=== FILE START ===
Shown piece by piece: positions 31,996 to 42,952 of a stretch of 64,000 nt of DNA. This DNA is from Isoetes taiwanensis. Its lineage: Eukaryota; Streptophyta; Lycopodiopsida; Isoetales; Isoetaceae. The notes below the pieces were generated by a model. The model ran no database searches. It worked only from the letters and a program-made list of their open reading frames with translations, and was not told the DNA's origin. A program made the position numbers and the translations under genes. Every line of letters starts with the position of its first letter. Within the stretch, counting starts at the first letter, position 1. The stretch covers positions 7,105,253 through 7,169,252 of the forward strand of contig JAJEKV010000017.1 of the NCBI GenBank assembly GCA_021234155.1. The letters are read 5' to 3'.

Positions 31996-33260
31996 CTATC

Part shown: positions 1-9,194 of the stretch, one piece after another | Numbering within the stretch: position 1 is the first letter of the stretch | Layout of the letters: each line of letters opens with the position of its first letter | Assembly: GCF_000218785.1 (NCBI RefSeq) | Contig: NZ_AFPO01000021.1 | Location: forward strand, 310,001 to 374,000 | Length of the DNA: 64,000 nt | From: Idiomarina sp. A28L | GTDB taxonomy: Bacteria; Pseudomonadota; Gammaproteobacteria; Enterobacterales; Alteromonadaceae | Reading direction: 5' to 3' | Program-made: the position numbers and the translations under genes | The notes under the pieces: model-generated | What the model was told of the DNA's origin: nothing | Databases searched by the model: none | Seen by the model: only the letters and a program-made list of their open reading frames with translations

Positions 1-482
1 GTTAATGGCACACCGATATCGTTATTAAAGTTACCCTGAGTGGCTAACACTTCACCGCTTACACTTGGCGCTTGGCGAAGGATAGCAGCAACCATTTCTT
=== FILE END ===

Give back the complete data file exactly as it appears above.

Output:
Shown piece by piece: positions 31,996 to 42,952 of a stretch of 64,000 nt of DNA. This DNA is from Isoetes taiwanensis. Its lineage: Eukaryota; Streptophyta; Lycopodiopsida; Isoetales; Isoetaceae. The notes below the pieces were generated by a model. The model ran no database searches. It worked only from the letters and a program-made list of their open reading frames with translations, and was not told the DNA's origin. A program made the position numbers and the translations under genes. Every line of letters starts with the position of its first letter. Within the stretch, counting starts at the first letter, position 1. The stretch covers positions 7,105,253 through 7,169,252 of the forward strand of contig JAJEKV010000017.1 of the NCBI GenBank assembly GCA_021234155.1. The letters are read 5' to 3'.

Positions 31996-33260
31996 CTATC

Part shown: positions 1-9,194 of the stretch, one piece after another | Numbering within the stretch: position 1 is the first letter of the stretch | Layout of the letters: each line of letters opens with the position of its first letter | Assembly: GCF_000218785.1 (NCBI RefSeq) | Contig: NZ_AFPO01000021.1 | Location: forward strand, 310,001 to 374,000 | Length of the DNA: 64,000 nt | From: Idiomarina sp. A28L | GTDB taxonomy: Bacteria; Pseudomonadota; Gammaproteobacteria; Enterobacterales; Alteromonadaceae | Reading direction: 5' to 3' | Program-made: the position numbers and the translations under genes | The notes under the pieces: model-generated | What the model was told of the DNA's origin: nothing | Databases searched by the model: none | Seen by the model: only the letters and a program-made list of their open reading frames with translations

Positions 1-482
1 GTTAATGGCACACCGATATCGTTATTAAAGTTACCCTGAGTGGCTAACACTTCACCGCTTACACTTGGCGCTTGGCGAAGGATAGCAGCAACCATTTCTT